When someone doesn't like your book, do you know what that reason usually is?
Most people who hate my book hate it for some combination of three reasons:
1. they hate millennials and categorically reject a book that would portray them as human beings,
2. they read the book as a heavy-handed satire full of clichéd millennial archetypes, without character depth or nuance,
and 3. they compare it invidiously to other books it bears superficial resemblances to.
With a fourth, smaller reason possibly being that they don't expect an Asian guy to be capable of writing an American social novel the way that, say, Robert Olen Butler can write about the Vietnamese. Obviously I don't think any of those hold water, but I also know that I can't do anything about any of it. If a reader hates millennials—as in people born between 1980 and 2000 who wear clothes and occasionally text—no amount of nuancing is going to change their minds. Same goes for #2 and #3.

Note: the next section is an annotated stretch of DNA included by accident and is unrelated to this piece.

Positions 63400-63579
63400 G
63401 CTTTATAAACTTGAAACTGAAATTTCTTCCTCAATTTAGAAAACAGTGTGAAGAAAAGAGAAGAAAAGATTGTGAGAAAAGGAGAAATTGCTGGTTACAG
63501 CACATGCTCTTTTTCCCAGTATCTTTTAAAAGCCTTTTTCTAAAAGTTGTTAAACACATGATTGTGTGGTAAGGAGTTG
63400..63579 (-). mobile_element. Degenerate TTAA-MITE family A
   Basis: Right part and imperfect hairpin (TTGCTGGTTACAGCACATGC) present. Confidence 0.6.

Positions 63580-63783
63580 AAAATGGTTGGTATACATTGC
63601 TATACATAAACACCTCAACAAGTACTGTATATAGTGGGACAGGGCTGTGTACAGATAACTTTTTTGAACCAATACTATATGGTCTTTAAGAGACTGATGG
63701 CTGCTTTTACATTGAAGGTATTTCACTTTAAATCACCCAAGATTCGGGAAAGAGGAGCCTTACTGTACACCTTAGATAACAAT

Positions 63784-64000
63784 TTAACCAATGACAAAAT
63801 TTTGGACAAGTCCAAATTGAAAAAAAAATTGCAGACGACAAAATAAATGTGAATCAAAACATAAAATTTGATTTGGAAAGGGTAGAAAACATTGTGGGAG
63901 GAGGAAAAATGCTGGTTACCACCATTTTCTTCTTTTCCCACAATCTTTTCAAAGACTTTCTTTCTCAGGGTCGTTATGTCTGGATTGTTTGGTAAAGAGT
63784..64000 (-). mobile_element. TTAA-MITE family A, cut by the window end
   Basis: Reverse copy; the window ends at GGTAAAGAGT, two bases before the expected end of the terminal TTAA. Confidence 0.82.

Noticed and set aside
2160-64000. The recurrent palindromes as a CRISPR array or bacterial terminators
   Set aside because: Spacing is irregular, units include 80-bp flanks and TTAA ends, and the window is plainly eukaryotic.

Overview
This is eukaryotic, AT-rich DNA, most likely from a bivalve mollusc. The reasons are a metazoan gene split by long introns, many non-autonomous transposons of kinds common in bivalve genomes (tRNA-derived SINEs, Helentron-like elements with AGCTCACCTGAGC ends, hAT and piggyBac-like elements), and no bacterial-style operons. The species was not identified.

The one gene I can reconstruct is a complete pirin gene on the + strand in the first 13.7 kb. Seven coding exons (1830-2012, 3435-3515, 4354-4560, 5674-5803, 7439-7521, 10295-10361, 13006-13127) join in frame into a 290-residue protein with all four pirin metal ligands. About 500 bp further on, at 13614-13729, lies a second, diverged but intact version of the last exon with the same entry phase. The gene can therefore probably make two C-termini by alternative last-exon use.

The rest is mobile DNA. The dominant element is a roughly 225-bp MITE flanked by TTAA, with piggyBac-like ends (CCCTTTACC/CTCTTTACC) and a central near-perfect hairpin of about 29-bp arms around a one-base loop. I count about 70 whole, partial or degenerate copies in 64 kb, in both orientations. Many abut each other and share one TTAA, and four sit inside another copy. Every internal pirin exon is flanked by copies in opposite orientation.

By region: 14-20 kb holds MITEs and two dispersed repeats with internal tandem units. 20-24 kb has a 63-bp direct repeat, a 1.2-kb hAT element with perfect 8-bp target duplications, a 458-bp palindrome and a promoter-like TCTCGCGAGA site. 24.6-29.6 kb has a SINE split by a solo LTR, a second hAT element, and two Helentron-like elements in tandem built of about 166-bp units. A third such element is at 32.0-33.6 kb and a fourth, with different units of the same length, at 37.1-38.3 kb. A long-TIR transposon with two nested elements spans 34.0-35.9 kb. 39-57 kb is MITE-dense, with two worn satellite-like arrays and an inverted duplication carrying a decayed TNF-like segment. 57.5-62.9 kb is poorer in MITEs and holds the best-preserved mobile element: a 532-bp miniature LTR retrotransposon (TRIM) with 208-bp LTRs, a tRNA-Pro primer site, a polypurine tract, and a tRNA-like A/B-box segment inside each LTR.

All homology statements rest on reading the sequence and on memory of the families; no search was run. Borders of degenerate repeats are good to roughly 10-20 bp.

Do you consider PRIVATE CITIZENS a work of satire?
The New York Times did.
I know. I'm not saying there aren't moments of satirical exaggeration. Vanya is satirical. The tech bros and business development gurus in Cory's chapter are satirical. But none of the main characters are. People have a tendency to name any book where the main characters are portrayed humorously unflatteringly as satire.
At this point I want to throw some actual reader reviews into the mix. I’m not looking for a defense, say, but an honest reaction—how you felt when you first read them (or how you feel now, if this is in fact the first time you’ve seen any of the quotes). Sound good?